We can’t tell you how to feel or how to act. We can’t really offer any comfort either, at least none that feels sincere. What we can provide are resources culled from a lifetime working in conservation science to provide, if not a map, than at least a scattered set of guideposts to remind us of where we’ve been and direct us to where we need to be going.

Over the last few weeks, I’ve been collecting and curating a reading list for the conservation professionals, managers, and activists. I’ve culled from a diverse groups of writers to both focus and expand my vision of what conservation could become in the coming years.

This is, of course, not a comprehensive list of writings, but rather those which I have turned to, or turned back to, in the last few months, for inspiration and understanding. Some of them may seem a little out of place, but they have all offered guidance and insight as we move forward into this brave new world. Read More

Small changes and new faces at Southern Fried Science

We’ve got some small changes and new additions to the growing Southern Fried Science family.

Due to their long and consistent commitment to maintaining the blog, Drs. Kersey Sturdivant and Chris Parsons have been promoted to the lofty and prestigious rank of Senior Correspondent. Congratulations!

We’re also thrilled to announce the addition of a new writer, Dr. Solomon David!

Solomon an aquatic ecologist who studies freshwater fish biodiversity and conservation. His current research focuses on ecology and conservation of Great Lakes migratory fishes, “Ancient Sport Fish” (e.g. gars and bowfins), and peripheral populations of species. An avid fan of “primitive fishes” and advocate for native species conservation, Solomon strives to effectively communicate science to both the research community and general public to raise awareness of the value of aquatic ecosystems and freshwater biodiversity.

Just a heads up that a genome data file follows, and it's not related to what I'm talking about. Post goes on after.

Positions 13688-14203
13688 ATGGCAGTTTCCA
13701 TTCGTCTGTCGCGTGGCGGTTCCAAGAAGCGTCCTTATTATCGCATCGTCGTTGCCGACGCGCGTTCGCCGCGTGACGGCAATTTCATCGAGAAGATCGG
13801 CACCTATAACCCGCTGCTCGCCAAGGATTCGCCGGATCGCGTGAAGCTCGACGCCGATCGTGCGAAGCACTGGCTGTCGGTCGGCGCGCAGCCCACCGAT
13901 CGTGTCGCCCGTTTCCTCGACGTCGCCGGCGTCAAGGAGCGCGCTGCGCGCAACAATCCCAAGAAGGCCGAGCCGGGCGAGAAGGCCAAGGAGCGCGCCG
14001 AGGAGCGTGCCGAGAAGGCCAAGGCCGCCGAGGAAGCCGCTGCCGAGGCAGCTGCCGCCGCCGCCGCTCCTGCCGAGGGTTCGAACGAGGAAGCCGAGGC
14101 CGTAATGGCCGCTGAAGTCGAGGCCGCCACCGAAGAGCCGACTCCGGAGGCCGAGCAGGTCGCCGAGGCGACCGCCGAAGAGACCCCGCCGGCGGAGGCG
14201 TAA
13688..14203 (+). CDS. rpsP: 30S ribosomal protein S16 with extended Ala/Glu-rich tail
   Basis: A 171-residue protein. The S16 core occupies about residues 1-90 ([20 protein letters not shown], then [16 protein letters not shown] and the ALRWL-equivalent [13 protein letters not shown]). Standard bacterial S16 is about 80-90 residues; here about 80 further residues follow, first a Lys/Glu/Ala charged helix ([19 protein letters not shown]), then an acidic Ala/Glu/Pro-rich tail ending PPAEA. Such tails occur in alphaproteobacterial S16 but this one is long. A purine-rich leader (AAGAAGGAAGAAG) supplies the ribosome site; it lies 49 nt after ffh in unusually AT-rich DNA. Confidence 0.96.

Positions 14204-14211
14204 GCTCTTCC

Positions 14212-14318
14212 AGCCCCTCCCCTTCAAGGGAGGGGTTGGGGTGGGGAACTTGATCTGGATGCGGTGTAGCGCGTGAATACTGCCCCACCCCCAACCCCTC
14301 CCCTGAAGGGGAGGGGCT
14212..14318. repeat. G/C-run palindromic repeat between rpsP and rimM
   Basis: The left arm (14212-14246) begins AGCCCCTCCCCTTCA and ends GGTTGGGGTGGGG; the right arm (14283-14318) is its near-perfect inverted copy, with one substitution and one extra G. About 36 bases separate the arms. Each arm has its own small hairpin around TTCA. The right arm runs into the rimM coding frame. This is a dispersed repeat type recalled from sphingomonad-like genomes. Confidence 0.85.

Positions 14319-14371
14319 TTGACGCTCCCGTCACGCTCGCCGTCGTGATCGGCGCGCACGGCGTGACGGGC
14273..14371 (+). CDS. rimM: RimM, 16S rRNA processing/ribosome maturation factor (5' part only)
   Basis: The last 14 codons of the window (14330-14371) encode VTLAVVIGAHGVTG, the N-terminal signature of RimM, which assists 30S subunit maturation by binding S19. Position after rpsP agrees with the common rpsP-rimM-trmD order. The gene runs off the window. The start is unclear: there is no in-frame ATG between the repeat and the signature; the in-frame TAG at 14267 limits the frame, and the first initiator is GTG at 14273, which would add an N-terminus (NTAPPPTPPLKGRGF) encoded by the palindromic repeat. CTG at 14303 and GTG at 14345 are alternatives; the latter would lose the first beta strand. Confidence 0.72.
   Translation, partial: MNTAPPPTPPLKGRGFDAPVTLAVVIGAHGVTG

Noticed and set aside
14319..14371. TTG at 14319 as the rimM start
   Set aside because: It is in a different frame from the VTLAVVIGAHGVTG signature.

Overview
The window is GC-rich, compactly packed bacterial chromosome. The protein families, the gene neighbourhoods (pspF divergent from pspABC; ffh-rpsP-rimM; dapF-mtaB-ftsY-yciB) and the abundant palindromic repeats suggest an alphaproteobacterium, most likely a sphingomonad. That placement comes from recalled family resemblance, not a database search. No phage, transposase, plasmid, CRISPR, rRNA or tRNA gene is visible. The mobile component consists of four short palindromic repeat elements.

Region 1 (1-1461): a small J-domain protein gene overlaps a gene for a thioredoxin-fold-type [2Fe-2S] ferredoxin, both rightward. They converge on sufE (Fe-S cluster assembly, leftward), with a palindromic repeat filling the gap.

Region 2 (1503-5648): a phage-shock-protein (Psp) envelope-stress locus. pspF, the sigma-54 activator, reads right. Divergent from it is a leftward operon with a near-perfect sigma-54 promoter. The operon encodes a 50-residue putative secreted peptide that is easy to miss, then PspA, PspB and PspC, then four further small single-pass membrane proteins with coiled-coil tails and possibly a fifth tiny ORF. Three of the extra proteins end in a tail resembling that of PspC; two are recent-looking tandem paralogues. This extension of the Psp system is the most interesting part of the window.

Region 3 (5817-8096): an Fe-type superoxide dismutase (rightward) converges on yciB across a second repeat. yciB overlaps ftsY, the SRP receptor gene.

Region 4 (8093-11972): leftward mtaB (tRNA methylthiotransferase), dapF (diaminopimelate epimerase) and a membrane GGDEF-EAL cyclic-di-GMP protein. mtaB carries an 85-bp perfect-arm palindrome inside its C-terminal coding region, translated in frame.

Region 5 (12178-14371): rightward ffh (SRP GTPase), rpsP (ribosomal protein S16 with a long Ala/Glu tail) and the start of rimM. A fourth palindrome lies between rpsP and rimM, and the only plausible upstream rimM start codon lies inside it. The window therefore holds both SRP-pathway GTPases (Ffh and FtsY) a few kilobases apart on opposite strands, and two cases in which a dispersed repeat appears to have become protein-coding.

You can follow Solomon on Twitter @SolomonRDavid and @PrimitiveFishes.

We’re super excited to welcome Solomon to our team and learn more about America’s inland seas!

Here’s what top science news stories of the year listicles said are the top marine science news stories of the year

Year-in-review news roundups are one of my favorite parts of December. I really enjoy remembering all of the interesting and inspiring things that happened over the past year, especially after a rough year like this one. I especially enjoy “top science news of the year” roundups, and I was pleased to see marine science stories make the cut on many of them. For your “but why is this considered a top story but that isn’t” debating pleasure, here are the marine science news stories that made top science news stories of the year listicles!

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The Worlds First Empirical ‘How-To’ Get Into Graduate School Book

Many years ago as a graduate student at the College of William & Mary, Virginia Institute of Marine Science, my former officemate (Noelle Relles) and I came up with a novel idea: take all the disparate information out there about strategies for getting into graduate school in the natural sciences and coalesce them into a single concise yet comprehensive text. Essentially develop a How-To book about graduate school. But we wanted the book to be more than just instructional anecdotes. We were scientist, and thought it would be useful to add a level of empiricism to the book. We wanted to write a How-To book where the conclusion were driven by results from a national survey of graduate admissions offices in the USA. At the time, writing a book based on a national survey of graduate programs seemed like quite a long-shot as we were both a number of years removed from getting our PhDs, and the most pressing issues in our lives at that time were graduating and finding free food and alcohol.

Living the life of a graduate student at VIMS’ infamous Fall Party. (Photo credit: Kersey Sturdivant)